Once you are able to mark this item complete, ask the same question but instead of being able to simply and effectively communicate the cost of service, instead choose environmental impact (e.g., carbon footprint, the portion of their consumption that came from renewable energy sources, etc.).
4. Have you provided your consumers with convenient monitoring and control technologies to enable them to manage their energy consumption, costs and impacts?
It is highly unlikely that most consumers, even if they could understand their cost of energy or environmental impact, will be able to effectively manage their energy usage. It involves too many variables that will change too frequently, and they don’t have the tools to do so. They are going to have to have automated energy management systems. This should be top-of -mind when you make your decisions in the not too distant future about deploying third generation smart meters.
Once you are able to mark this item complete, replace it with this question: Are you providing your consumers with price or other data that allows them to manage their energy consumption in a way that achieves their goals (e.g., cost, environmental impact, sustainability, etc.)?
5. Do you have a complete, accurate circuit model of your distribution system detailed all the way to the individual retail customer and are you using it effectively for planning, analysis and operations?
How can you possibly expect to have a smart grid if you are not as smart about your grid as you can possibly be? The best possible automated outage management is not possible without this. Complete and accurate GIS is not possible without it. Real-time distribution analysis, active grid management, and feeder optimization cannot be done without it.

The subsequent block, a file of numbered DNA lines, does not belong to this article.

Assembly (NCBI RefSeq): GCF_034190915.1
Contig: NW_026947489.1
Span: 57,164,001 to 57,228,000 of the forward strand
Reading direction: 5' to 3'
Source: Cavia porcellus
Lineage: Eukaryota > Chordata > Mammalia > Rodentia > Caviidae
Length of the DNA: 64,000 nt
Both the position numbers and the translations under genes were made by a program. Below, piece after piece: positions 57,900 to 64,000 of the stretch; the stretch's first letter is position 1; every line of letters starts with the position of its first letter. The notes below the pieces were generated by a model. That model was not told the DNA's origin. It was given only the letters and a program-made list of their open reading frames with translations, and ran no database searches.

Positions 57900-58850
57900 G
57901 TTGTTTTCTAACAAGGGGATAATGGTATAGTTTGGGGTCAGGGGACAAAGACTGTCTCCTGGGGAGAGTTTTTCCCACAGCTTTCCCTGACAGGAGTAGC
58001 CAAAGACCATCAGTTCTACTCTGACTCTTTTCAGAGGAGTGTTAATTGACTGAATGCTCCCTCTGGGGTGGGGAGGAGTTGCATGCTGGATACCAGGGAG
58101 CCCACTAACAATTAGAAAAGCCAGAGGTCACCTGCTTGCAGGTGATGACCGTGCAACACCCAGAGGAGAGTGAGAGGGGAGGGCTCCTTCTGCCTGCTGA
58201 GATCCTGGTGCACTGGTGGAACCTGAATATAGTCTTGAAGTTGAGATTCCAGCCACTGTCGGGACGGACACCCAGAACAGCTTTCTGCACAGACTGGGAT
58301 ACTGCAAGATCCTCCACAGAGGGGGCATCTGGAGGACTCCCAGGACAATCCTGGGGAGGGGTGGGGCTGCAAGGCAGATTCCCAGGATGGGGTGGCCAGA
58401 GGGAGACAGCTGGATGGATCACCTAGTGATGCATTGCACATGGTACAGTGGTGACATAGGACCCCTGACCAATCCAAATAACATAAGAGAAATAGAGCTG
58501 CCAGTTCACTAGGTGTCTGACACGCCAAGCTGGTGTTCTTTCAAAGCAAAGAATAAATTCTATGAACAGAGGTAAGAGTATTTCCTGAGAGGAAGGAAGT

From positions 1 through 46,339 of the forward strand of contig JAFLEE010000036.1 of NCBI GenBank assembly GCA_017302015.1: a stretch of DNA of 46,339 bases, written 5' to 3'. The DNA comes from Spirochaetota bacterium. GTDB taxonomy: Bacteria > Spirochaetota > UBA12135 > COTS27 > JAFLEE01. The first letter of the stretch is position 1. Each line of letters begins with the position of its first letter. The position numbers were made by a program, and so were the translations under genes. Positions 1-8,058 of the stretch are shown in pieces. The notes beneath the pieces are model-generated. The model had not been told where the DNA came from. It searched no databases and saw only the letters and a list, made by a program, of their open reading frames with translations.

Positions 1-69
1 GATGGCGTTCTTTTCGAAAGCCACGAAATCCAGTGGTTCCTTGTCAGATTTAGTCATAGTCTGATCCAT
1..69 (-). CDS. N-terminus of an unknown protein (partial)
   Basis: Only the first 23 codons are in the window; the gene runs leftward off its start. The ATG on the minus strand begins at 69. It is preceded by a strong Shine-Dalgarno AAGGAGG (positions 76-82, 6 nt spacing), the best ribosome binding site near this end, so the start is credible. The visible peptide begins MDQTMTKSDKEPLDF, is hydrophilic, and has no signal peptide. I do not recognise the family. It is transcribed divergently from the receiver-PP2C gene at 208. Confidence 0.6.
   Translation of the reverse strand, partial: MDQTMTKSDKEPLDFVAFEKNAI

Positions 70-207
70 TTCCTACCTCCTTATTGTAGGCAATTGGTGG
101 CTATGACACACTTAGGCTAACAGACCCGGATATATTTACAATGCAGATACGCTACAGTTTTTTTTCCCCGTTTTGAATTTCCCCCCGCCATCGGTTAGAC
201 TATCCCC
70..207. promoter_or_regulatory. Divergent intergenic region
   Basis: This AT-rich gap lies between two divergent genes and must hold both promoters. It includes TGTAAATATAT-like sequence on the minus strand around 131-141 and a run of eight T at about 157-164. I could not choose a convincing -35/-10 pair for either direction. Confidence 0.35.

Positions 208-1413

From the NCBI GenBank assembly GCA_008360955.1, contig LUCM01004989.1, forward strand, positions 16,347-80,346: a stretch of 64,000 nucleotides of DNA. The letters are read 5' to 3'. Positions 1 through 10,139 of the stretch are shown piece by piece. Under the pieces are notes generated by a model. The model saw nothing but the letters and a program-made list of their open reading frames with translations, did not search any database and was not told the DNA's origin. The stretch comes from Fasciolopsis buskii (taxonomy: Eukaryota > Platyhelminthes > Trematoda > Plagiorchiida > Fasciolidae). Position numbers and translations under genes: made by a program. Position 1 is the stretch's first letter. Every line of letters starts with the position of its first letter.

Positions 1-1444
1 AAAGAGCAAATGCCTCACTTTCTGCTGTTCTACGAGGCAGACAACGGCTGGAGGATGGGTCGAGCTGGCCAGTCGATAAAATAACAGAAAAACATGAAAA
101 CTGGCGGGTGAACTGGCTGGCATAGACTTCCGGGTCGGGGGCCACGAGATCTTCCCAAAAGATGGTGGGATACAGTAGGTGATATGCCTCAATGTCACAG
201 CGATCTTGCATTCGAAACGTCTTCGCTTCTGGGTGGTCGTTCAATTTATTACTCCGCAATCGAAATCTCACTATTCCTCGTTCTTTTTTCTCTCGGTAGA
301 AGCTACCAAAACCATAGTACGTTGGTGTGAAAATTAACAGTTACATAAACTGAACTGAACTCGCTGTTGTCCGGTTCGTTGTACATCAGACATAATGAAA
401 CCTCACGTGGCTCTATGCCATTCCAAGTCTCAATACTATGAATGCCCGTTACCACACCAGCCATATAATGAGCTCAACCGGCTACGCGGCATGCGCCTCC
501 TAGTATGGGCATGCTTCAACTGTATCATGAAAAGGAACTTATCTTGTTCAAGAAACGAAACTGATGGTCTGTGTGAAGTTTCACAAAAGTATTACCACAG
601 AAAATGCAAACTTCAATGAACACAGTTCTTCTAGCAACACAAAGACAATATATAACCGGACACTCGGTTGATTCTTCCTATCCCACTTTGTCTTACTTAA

Once you are able to mark this item complete, replace it with this question: Are you making effective use of all of the information available from your SCADA, distribution automation devices, and smart meters along with your detailed circuit model to optimize the operations of your existing distribution system.
6. Do you have an automated outage management system in place that incorporates the detailed circuit model?
The detailed circuit model is essential to accurately locate and resolve service interruptions, identify and communicate with affected customers, and really understand in detail the reliability metrics for your distribution system. This is mature, proven technology that is already in wide use by electric utilities. If you don’t have this in place, you are not taking maximum advantage of existing technology to optimize service to your customers.
Once you are able to mark this item complete, ask the same question, only replace outages with any service degradation (e.g., voltage regulation, blinks, harmonics, etc.).
7. Do you have a Geographic Information System which fully incorporates the connectivity and analysis of the detailed circuit model?
Digital maps with complete representation of your electric utility assets and customer information as well as the underlying land base are essential for a smarter grid. Furthermore, it is paramount that you maintain with the GIS the complete connectivity and analysis of the electric distribution grid. Pretty much all GIS solutions will geographically map assets and maintain associated attributes. Almost none of them actually model the electrical connectivity or analysis of the electrical distribution grid. You will need both capabilities for a smarter grid.